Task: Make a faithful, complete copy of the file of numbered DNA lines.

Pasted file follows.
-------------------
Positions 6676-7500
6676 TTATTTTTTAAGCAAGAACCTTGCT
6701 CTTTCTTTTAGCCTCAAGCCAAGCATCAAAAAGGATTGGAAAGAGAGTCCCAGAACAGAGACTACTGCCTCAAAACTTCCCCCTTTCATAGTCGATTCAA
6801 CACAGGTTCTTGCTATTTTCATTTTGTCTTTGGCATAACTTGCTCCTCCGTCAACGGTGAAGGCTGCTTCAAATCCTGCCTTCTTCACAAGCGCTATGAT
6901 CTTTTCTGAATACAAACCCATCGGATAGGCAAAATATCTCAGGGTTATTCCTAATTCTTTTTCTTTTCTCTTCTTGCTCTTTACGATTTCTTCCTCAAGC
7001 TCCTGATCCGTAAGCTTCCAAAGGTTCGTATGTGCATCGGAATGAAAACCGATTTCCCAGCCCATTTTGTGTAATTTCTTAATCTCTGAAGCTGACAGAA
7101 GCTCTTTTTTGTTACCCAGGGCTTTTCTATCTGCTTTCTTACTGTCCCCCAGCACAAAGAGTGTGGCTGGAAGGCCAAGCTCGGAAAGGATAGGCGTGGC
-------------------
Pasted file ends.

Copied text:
Positions 6676-7500
6676 TTATTTTTTAAGCAAGAACCTTGCT
6701 CTTTCTTTTAGCCTCAAGCCAAGCATCAAAAAGGATTGGAAAGAGAGTCCCAGAACAGAGACTACTGCCTCAAAACTTCCCCCTTTCATAGTCGATTCAA
6801 CACAGGTTCTTGCTATTTTCATTTTGTCTTTGGCATAACTTGCTCCTCCGTCAACGGTGAAGGCTGCTTCAAATCCTGCCTTCTTCACAAGCGCTATGAT
6901 CTTTTCTGAATACAAACCCATCGGATAGGCAAAATATCTCAGGGTTATTCCTAATTCTTTTTCTTTTCTCTTCTTGCTCTTTACGATTTCTTCCTCAAGC
7001 TCCTGATCCGTAAGCTTCCAAAGGTTCGTATGTGCATCGGAATGAAAACCGATTTCCCAGCCCATTTTGTGTAATTTCTTAATCTCTGAAGCTGACAGAA
7101 GCTCTTTTTTGTTACCCAGGGCTTTTCTATCTGCTTTCTTACTGTCCCCCAGCACAAAGAGTGTGGCTGGAAGGCCAAGCTCGGAAAGGATAGGCGTGGC